Annihilator – Feast

Annihilator - Feast

Annihilator – Feast (2013) – First of all, this is just a review of the main album. Though the disc is also repackaged with Re-Kill (re-recorded Best of), I have already reviewed that one earlier on the original The Grim Tower blog. I couldn’t find the post through Blogspot’s horrible search engine, but it’s definitely there and I went quite in-depth with that disc (due to the fact that I had more time and wasn’t working full-time back in those days).

Though if we’re going to talk about Feast, I’ll have to say that’s a very peculiar beast. Not peculiar as in very interesting, but peculiar as in a sort of “what in the hell were they thinking?” notion as to the strange variety of songs placed on the disc. “Deadlock 4:31” definitely comes in as a straight thrasher though, certainly one of the heaviest songs that I’ve ever heard from these guys, which says quite a lot. “No Way Out 5:29” continues the approach with beefy drums, frantic solos, and a switch to rock-influence. It’s definitely not something you’d expect for thrash, but Annihilator really pushes the boundaries. And I really can’t argue with the fierce amount of shredding that’s going on here. Yet even though the song dips into rock territory, it rolls right back into metal towards the end of the piece. “Smear Campaign 4:22′ goes into more of a punk-fuelled thrash notion, which also seems to carry a little bit of rock-grooves. This really is an odd beast. In something that most thrash fans would already proclaim and wonder “what the fuck is this?” the band go right into eighties rock ala early Faith No More combined with still some thrash elements. Should I give them points for being this experimental, or be a bit worried? Clearly, “No Surrender 5:45” is a mixed bag sort of deal, but it shows that Jeff Waters doesn’t feel the need to stick to any one genre. “Wrapped 3:54” rolls right into rock music, but it does feature a few thrash leads and some southern grooves as well as lyrics that well… seem a little different. But is different good? Honestly folks, I’m a little confused by this one. Re-Kill was much easier to decipher. Then “Perfect Angel Eyes 4:33” comes on and a ballad completely devoid of thrash begins. I’m beginning to think that this is no longer a thrash album at this point, quite comparable to Metallica’s Black album or Load/Reload to be honest. It’s like that song (The Unforgiven III) where James Hetfield talked about sailing the seas of cheese. Or gold. One of the two. “Demon Code 6:34” finally pumps things up again with some evil laughter and menacing riffs. The band actually went back to playing thrash again, (at least for the moment) so that’s a plus. This one actually sounds more in the lines of “Deadlock” so you’ve got two rather heavy thrash tracks to check out on the album. And I’m talking about un-tainted thrash, where it’s recognizable to the thrash aficionado. I don’t really have a problem with the experimenting, but old school thrashers might. Still, this guy uses rock riffs wherever he wants regardless. But it’s better than “Perfect Angel Eyes” by like a fucking mile. Imagine listening to Slayer and all of a sudden, a song like “Decayed Corporal Confusion” turns into “Your Golden Heart.” Might kind of bat a few eyebrows as men shout high from the rafters in proclamation… “WHAT THE FUCK IS THIS?” Just a little food for thought, at any rate. Then “Fight The World 7:08” comes in, and guys and gals… that sure as hell isn’t nearly seven minutes of thrashing. What I’m getting rather, are some really sugary melodies overtop of piano and light drum work. Then some thrash comes in. Alright, so maybe there is some thrash in between the piano and sugar. This guy must think he’s a regular Axl Rose. Okay… so maybe I was wrong. This actually comes off as one of the fiercest tracks on the disc, bringing with it a real sense of muscularity that I just haven’t heard so much on this disc. Solos also come into sweeten the deal a little more and they’re quite bright, yet nonetheless effective. Alright, so that was completely unexpected. Ending the disc is “One Falls, Two Rise 8:50” which serves as mix between a lighthearted rock ballad and a thrash track. That’s actually quite entertaining and I can certainly get behind it. It’s awfully odd to see these guys mixing a melancholic ballad with a monstrous thrasher, but they’ve done it. I have to applaud that, because I’ve never heard anything like it before.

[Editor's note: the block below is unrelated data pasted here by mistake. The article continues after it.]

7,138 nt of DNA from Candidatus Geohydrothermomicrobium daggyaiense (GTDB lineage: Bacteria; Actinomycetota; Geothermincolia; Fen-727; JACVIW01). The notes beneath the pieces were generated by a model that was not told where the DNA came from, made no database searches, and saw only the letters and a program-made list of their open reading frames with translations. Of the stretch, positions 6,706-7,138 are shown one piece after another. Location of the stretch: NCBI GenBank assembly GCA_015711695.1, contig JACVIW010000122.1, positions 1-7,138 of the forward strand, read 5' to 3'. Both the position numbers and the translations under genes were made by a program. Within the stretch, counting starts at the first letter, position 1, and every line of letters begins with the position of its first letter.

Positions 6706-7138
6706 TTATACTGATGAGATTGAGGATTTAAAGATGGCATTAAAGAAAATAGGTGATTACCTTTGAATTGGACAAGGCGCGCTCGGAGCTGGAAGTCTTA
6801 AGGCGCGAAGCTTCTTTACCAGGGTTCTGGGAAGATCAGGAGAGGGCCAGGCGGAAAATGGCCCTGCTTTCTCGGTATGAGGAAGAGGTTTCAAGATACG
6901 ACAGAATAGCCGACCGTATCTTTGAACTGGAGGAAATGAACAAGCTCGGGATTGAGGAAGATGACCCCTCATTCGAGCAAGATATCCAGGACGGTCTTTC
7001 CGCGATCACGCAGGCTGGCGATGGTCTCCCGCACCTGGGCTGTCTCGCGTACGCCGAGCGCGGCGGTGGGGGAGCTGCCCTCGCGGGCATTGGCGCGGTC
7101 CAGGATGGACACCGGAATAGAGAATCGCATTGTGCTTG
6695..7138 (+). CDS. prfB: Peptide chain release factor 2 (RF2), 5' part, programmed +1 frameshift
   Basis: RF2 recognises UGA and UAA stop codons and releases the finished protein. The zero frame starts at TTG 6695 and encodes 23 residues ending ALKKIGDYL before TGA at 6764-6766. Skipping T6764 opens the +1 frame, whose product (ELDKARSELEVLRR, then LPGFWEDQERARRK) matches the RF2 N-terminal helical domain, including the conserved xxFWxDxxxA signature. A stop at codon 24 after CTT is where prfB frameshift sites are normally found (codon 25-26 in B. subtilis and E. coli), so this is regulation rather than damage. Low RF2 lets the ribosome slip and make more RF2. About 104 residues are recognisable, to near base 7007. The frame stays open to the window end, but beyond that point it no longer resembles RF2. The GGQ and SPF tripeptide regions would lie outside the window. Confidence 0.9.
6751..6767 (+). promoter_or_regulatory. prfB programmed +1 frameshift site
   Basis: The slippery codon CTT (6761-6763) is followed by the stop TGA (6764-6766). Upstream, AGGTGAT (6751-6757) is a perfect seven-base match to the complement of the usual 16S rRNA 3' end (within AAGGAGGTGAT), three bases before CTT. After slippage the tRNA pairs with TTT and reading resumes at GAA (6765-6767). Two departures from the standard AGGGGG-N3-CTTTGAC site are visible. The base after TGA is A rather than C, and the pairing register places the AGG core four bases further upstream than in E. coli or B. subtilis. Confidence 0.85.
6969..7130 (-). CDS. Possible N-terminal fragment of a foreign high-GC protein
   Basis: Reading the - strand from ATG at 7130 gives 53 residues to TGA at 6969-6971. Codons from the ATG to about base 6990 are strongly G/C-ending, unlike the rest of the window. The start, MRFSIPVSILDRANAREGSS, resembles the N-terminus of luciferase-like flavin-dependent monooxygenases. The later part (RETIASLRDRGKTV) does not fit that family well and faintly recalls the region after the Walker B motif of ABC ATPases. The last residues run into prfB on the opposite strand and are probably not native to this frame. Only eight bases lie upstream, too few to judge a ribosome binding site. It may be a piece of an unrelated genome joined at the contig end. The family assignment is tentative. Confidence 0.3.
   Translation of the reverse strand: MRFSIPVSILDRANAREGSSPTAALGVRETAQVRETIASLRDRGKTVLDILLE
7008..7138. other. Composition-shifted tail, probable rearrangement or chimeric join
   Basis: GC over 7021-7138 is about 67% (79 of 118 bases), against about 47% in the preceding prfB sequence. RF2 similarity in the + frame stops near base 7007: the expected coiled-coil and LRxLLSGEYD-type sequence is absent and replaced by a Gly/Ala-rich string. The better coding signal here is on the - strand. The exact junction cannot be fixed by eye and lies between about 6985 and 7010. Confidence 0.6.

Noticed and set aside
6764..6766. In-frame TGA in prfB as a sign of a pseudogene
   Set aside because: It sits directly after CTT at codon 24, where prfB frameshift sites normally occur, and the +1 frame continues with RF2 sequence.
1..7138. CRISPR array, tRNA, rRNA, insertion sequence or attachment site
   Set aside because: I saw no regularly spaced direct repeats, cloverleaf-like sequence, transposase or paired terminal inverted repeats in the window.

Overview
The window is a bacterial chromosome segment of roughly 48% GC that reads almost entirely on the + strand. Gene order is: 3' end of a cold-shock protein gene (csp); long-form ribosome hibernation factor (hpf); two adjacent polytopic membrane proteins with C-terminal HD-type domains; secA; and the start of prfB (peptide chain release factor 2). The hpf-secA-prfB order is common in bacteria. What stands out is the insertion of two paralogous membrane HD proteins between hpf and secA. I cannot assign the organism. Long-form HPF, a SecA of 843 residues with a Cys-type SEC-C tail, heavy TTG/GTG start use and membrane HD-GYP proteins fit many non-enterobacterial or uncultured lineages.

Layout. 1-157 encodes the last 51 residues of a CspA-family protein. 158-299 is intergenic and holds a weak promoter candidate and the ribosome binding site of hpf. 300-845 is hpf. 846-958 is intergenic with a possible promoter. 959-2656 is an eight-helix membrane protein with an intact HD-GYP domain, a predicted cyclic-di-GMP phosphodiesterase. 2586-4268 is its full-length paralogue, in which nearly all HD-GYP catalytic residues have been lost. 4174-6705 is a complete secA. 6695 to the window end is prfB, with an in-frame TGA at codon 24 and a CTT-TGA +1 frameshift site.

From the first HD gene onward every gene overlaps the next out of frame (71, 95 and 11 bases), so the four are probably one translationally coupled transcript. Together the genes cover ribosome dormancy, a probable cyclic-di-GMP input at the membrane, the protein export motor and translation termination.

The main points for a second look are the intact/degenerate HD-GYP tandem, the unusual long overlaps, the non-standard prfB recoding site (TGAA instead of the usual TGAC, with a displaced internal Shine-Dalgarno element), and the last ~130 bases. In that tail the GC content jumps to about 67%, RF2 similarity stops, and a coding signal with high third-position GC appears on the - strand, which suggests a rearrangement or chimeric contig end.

All I am saying is give Feast a chance. It’s actually got some interesting ideas and despite the sweet little ballad of “Perfect Angel Eyes” there’s actually some might to be had on this one. I’ll also say that I’ve never in my life heard thrash mixed with some of the genres and ideas that have been utilized here. You’ll either love it, or seriously fucking loathe it. I’m not sure what thrash purists will think, but it was much better than I expected and shows that Jeff Waters definitely has some tricks up his sleeve in his quest to apparently, innovate thrash further. Though whether or not his innovations might be more in the vein of wanton destructive attempts to wipe out the genre faster than a full-on grunge revival movement, is entirely up to you. Don’t forget that this thing also contains the Re-Kill recorded Best Of, as well as a DVD with the band flying through their classics in the blazing heat. It also includes a new 3D cover with an extended booklet. So there’s a lot here, including twenty-four new musical recordings. Check it out if you think you’d be into checking these guys out again.

(9Tracks51:00)

8.0

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